Taken from the acclaimed album, The Riptide, the video was again directed by Sunset Television
“We were really excited when Beirut asked us to direct another video, and knew we wanted to make something completely different from “Santa Fe.” “Vagabond” tells the story of a group of soldiers and sailors flirting with nurses and hard-living local girls at a dance. It was shot at the beautiful Warsaw dancehall in Greenpoint and inspired by the look of Milos Forman movies from the 60’s. There were a couple of live chickens on set who were surprisingly easy to work with and natural onscreen. They also tended to shit the moment the camera was on them. With all the smoking, drinking, and advanced pregnancy, the video will probably be banned from MTV, so we hope lots of people enjoy it on the Internet.”
Beirut leader Zach Condon’s music is often synonymous with the exotic mysteries of world travel. Since Beirut’s last album, 2007’s The Flying Club Cup, sang a love letter to France (with a 2009 stop-off in Mexico for the March of the Zapotec EP) many have asked where his songs would voyage next. Lots of guesses, but few predicted the inward journey Condon has achieved on The Rip Tide, an album with the most introspective and memorable songs of his young career.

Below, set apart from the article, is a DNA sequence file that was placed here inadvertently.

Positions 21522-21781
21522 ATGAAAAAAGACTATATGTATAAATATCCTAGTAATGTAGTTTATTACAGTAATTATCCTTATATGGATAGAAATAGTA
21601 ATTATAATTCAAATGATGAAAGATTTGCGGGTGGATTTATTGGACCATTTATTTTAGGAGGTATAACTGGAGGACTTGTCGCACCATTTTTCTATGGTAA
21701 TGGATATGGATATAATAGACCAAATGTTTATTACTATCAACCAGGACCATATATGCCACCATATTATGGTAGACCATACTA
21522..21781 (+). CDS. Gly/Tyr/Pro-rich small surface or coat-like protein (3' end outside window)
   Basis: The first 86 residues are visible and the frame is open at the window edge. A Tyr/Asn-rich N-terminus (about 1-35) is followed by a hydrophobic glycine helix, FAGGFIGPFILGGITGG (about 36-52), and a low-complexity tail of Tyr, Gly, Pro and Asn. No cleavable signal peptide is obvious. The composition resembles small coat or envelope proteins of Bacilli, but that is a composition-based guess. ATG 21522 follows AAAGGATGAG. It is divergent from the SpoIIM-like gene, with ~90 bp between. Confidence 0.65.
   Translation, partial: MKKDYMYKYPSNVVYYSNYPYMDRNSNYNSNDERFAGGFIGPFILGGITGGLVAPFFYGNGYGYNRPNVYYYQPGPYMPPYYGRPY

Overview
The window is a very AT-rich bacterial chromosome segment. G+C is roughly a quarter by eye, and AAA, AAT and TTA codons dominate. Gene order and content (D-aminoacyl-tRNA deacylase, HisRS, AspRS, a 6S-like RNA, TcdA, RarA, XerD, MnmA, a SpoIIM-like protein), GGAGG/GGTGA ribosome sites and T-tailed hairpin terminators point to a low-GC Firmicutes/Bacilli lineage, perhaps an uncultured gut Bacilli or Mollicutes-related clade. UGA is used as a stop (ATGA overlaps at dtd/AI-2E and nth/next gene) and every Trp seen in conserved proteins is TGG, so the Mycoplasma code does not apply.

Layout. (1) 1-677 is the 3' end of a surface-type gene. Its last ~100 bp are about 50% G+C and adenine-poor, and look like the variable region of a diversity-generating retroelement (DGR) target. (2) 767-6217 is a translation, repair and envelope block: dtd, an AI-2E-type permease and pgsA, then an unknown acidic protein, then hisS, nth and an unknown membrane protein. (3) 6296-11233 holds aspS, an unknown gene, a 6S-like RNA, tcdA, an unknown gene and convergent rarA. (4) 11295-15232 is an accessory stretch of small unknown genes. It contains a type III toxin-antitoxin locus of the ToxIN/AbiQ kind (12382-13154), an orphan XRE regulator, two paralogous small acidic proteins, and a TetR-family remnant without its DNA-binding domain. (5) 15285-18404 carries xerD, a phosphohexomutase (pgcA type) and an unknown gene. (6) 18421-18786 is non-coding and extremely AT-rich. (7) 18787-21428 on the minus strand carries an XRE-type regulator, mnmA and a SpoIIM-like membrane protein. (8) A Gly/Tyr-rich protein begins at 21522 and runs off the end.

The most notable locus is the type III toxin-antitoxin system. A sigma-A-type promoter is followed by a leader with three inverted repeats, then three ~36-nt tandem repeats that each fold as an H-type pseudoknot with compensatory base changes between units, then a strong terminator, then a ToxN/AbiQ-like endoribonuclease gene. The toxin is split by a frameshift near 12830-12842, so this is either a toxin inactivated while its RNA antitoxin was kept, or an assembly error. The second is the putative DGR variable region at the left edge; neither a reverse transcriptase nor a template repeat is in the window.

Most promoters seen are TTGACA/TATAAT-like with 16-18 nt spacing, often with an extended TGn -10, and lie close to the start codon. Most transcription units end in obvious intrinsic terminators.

Recorded in Upstate New York, Brooklyn and, of course, Condon’s hometowns of Albuquerque and Santa Fe, The Rip Tide marks a distinct leaping off point for Beirut. Musically, songs have a harmonic immediacy that contrasts the complexities of Zapotec’s Mexican full orchestra compositions. These songs started as small melodies, conceived on piano or ukulele, then built upon by the entire band’s contributions in the studio, before undergoing a paring down and retrofitting by Condon. What results is a record that sounds like it could have been recorded in one session, with exciting rhythms matching the upbeat horns and contrasting the mournful strings. In terms of style, no direct geographical affiliation to be exhumed. Rather, what emerges is a style that belongs uniquely and distinctly to Beirut, one that has actually been there all along.
Lyrically, Condon exposes a depth of honesty that outstrips the simplified nomadic troubadour image of his past. The songs speak of love, friendship, isolation and community, touching on universal human themes that are less fabricated stories than impressions of life at a quarter century of age. Songs are no longer about imagining places you haven’t been; they’re about places of which we are all extremely familiar, some of them too familiar.